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sentinel pool backed read and write redis client

Project description

read and write sentinel connection pool backed redis client

when using a redis connection backed by a SentinelConnectionPool, the pool is initialized to connect to either the master or slaves. this is annoying if you want to read from slaves and occasionally write to the master. TwiceRedis solves this by having two clients, one for master and one for slaves:

  • tr.master also aliased as tr.write
  • tr.slave also aliased as

these clients are each backed by a separate SentinelConnectionPool initialized to connect to the master or slaves respectively

TwiceRedis also uses a DisconnectingSentinel class to drastically reduce the number of active connections to the redis sentinel service(s). This class drops connection to the chosen sentinel once the master or slave has been chosen.

The DisconnectionSentinel class also filters slaves a little more intelligently than the base Sentinel class does. In addition to insuring slaves are not sdown or odown it makes sure the slaves master-link-status is ‘ok’.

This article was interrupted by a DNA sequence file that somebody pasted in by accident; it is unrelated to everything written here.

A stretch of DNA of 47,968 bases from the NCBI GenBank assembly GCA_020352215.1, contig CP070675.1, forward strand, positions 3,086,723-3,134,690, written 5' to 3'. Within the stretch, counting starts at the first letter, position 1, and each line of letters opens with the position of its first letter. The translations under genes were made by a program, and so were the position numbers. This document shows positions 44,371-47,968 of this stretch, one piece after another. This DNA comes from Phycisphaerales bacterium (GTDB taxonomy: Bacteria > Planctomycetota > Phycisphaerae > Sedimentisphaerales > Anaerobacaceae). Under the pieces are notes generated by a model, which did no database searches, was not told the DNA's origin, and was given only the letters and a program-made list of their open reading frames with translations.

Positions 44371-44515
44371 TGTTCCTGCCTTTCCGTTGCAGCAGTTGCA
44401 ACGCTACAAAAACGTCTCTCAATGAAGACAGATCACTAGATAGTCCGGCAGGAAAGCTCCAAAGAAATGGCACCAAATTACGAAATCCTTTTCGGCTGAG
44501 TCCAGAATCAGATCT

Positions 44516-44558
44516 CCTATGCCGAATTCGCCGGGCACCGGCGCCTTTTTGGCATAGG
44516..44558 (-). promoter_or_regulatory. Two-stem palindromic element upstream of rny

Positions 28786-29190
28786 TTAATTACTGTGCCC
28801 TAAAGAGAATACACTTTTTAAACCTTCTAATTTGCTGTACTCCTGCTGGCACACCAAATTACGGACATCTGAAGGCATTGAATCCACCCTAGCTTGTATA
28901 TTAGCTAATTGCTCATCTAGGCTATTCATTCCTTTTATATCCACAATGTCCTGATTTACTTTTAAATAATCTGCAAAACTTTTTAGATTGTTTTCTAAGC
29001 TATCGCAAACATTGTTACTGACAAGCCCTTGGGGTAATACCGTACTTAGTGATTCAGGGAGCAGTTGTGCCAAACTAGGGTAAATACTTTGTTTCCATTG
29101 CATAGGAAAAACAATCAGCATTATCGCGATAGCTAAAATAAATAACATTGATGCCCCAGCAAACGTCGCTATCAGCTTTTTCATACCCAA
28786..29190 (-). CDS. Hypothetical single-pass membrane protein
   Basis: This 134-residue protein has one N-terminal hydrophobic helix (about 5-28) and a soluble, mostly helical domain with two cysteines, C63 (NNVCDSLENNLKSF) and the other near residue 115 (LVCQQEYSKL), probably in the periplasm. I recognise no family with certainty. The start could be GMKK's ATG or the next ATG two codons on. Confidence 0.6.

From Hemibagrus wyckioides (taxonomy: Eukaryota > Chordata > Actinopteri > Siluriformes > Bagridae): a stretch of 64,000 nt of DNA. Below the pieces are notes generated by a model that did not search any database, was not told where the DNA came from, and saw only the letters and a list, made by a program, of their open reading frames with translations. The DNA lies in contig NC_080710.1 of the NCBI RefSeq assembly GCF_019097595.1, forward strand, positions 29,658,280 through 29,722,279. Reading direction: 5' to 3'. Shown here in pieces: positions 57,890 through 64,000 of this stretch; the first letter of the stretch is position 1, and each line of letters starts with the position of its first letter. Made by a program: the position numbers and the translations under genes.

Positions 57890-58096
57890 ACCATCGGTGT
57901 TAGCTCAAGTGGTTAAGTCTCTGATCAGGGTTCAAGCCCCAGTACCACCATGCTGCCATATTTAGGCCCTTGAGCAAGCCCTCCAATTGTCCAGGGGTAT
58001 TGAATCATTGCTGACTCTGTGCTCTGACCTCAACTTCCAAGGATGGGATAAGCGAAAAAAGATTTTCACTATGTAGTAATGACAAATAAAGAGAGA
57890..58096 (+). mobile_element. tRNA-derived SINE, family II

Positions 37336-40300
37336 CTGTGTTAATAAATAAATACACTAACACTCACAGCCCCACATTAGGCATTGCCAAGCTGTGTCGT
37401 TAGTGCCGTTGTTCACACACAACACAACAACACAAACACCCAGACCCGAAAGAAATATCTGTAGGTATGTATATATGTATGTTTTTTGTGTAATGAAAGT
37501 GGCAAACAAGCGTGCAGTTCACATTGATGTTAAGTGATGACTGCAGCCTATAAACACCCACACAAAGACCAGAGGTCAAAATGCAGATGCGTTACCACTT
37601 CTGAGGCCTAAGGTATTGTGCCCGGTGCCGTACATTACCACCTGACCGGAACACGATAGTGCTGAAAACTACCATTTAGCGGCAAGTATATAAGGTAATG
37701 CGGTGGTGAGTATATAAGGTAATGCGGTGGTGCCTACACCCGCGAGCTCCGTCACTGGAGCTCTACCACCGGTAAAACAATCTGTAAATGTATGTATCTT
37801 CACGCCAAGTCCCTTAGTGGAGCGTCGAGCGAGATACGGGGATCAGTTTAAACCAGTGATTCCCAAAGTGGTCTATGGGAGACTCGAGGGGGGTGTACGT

TwiceRedis randomizes the sentinel list so each TwiceRedis object will be connecting to a random sentinel in the list instead of them all connecting to the first one (for as long as it works). this shuffling is probably a bit superfluous used in conjunction with DisconnectingSentinel, but at worst will reduce the load on the first sentinel in the sentinels list


from twiceredis import TwiceRedis
sentinels = [('', 26379),
             ('', 26379),
             ('', 26379)]
tr = TwiceRedis('master01', sentinels, 'tötes_passowrd')
x = tr.slave.get('superkey')
tr.master.set('je mange', 'huehue')
x ='nous mangeons')

pipelines work great too, you just have decide whether you need to write during one or not, if write is needed, use tr.master, else use tr.slave

with tr.master.pipeline() as wpipe:
    wpipe.set('turle', 'power')
    wpipe.set('tr3buchet', 'tötes')

to connect, get a key, and then disconnect to reduce active connections

x = tr.slave.get('some key')

and afterward reconnection will happen seamlessly as needed o/ and chances are you’ll hit a different slave

x = tr.slave.get('some other key')

it also disconnects any connection under tr.master as well, but you’ll end up back on the same node when you do anything with tr.master that connects unless the master has changed in the meantime


pip install twiceredis or clone the repo and python install

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